17 January 2013
Member of LLP ‘not a worker’
A member of a Limited Liability Partnership (LLP) could not be viewed as a ‘worker’ for the purpose of making a whistleblowing complaint because her relationship with the firm for which she worked lacked the essential characteristics of service, control and subordination, the Court of Appeal has ruled (Clyde & Co LLP and Another v Winkelhof).
The woman argued that she had been expelled from her partnership in a law firm because she had made protected disclosures. However, the Court ruled out that claim on the basis that she did not fit the definition of ‘worker’ contained in Section 230(3) of the Employment Rights Act 1996.
In an important ruling for all LLPs, Lord Justice Elias said, “The very concept of employment presupposes as a matter of sociological fact a hierarchical relationship where the worker is to some extent at least subordinate to the employer.
“This is a characteristic which underpins the general understanding of what constitutes the essence of an employment relationship. Where the relationship is one of partners in a joint venture, that characteristic is absent. Each partner is agent for the other and is bound by the acts of the other and each partner is both severally and jointly liable for the liabilities of the partners.”
Observing that to be ‘both workman and employer’ is a ‘legal impossibility’ and that ‘the partnership concept is the antithesis of subordination’, the judge said that partnerships lack the relationship of service and control which is inherent in the concepts of both employee and worker.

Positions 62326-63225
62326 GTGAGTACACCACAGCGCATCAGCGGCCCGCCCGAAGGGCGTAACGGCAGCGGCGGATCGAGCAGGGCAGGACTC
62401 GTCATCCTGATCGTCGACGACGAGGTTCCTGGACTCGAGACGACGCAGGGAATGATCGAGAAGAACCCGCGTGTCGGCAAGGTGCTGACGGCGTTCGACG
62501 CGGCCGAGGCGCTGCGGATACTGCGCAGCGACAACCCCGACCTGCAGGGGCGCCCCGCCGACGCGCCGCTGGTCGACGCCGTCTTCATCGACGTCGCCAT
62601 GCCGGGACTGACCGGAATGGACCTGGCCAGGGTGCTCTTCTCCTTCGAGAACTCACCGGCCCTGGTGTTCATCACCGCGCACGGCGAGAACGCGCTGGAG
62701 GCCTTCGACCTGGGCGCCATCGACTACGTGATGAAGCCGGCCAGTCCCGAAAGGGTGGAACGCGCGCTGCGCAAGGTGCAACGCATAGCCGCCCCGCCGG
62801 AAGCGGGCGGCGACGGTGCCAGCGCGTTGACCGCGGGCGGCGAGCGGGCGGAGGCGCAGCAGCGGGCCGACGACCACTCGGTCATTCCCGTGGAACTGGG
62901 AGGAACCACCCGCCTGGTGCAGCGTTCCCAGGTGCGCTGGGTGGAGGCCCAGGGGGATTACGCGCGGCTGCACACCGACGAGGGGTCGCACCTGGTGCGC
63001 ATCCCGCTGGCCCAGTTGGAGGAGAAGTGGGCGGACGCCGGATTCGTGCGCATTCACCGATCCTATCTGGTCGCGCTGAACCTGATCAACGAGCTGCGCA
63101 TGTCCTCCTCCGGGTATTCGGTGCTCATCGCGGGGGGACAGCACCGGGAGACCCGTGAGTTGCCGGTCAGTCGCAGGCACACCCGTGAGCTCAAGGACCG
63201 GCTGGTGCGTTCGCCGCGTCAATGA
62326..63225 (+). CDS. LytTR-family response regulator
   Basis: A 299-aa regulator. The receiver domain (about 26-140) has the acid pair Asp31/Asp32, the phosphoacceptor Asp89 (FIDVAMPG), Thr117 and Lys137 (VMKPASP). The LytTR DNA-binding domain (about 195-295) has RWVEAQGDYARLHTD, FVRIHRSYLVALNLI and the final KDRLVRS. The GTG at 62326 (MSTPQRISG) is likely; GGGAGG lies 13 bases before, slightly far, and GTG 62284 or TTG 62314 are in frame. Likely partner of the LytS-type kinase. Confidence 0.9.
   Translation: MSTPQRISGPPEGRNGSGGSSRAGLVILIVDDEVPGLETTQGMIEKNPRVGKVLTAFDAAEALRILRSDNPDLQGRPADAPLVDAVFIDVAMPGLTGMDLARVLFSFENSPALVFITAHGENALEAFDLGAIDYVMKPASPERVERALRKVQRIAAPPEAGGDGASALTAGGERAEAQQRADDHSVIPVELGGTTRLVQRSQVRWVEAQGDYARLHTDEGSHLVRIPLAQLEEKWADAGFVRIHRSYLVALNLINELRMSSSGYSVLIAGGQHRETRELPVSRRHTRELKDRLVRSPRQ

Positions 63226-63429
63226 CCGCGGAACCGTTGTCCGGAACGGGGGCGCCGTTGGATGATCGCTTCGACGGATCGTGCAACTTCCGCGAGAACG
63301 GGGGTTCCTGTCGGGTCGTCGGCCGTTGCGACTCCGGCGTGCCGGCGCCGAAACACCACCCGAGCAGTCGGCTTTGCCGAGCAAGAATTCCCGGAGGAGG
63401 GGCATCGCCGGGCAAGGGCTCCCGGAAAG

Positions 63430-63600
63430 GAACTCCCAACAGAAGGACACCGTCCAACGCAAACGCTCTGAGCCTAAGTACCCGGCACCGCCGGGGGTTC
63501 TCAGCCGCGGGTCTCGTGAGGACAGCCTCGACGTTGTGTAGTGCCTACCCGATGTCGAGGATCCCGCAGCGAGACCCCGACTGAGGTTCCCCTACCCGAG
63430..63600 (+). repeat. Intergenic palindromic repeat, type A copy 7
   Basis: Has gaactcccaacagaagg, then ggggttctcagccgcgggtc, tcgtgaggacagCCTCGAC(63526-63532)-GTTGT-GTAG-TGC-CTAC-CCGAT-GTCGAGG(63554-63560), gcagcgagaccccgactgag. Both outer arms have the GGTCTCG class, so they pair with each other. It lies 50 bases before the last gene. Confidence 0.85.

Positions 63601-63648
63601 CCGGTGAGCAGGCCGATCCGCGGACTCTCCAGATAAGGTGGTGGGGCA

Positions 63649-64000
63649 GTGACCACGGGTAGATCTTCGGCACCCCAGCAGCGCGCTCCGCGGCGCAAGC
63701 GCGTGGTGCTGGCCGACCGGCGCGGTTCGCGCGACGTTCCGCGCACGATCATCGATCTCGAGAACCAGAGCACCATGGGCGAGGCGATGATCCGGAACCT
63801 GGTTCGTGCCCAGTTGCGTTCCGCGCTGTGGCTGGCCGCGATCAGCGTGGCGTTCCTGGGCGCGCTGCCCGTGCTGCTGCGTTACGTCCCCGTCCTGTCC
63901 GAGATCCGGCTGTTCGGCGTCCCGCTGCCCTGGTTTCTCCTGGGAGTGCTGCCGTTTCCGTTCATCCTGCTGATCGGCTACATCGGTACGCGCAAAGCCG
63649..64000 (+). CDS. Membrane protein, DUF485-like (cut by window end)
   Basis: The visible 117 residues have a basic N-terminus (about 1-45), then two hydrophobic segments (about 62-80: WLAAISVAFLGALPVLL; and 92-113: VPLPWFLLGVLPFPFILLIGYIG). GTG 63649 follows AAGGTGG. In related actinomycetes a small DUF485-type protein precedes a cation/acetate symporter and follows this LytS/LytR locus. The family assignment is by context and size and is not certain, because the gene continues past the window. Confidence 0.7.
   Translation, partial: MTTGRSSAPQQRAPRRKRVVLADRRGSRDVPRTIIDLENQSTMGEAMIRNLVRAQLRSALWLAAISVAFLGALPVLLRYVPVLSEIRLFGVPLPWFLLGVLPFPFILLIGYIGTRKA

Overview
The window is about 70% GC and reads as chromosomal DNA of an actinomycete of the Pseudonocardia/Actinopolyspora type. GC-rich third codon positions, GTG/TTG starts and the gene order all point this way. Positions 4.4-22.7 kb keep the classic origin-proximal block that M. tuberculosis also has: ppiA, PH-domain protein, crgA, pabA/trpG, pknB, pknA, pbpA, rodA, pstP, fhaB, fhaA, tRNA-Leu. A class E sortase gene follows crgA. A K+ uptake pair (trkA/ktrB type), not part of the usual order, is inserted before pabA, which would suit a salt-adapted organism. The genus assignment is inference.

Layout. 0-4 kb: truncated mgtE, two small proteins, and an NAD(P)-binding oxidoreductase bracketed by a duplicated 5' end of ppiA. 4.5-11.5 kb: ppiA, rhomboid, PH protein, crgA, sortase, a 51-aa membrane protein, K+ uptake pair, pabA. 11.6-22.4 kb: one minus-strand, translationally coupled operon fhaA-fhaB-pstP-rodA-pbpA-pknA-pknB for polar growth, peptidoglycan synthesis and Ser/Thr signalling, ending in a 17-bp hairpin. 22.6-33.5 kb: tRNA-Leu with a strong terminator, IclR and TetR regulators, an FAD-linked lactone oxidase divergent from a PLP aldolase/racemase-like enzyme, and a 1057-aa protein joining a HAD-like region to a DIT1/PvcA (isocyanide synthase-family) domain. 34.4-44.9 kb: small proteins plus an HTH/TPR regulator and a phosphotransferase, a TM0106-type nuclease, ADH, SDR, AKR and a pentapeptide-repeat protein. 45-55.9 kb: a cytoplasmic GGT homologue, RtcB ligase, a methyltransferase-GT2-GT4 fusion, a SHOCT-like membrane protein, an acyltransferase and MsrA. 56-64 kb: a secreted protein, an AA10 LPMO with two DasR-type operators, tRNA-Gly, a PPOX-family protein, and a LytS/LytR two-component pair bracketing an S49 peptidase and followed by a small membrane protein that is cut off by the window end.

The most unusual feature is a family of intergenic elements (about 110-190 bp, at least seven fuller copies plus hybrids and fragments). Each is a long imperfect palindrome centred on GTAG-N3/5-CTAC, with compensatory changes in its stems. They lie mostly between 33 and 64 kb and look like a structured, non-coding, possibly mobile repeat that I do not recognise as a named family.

The Court’s decision that the woman’s whistleblowing complaint cannot proceed does not preclude her from pursuing sex discrimination claims against her former firm, however, as Section 45 of the Equality Act 2010 specifically extends protection to partners of LLPs. The firm’s argument that those claims should also be struck out, because the woman worked principally outside the United Kingdom, was rejected by the Court.
The confirmation that the whistleblowing legislation does not protect equity partners puts someone who becomes aware of criminal misdeeds on the part of their fellow partners in a difficult position, particularly as partners can be jointly and severally liable for losses to the partnership that result from the activities of their fellow partners. If you find yourself in such a position, contact employment law partner Jo Davis for advice on what steps to take.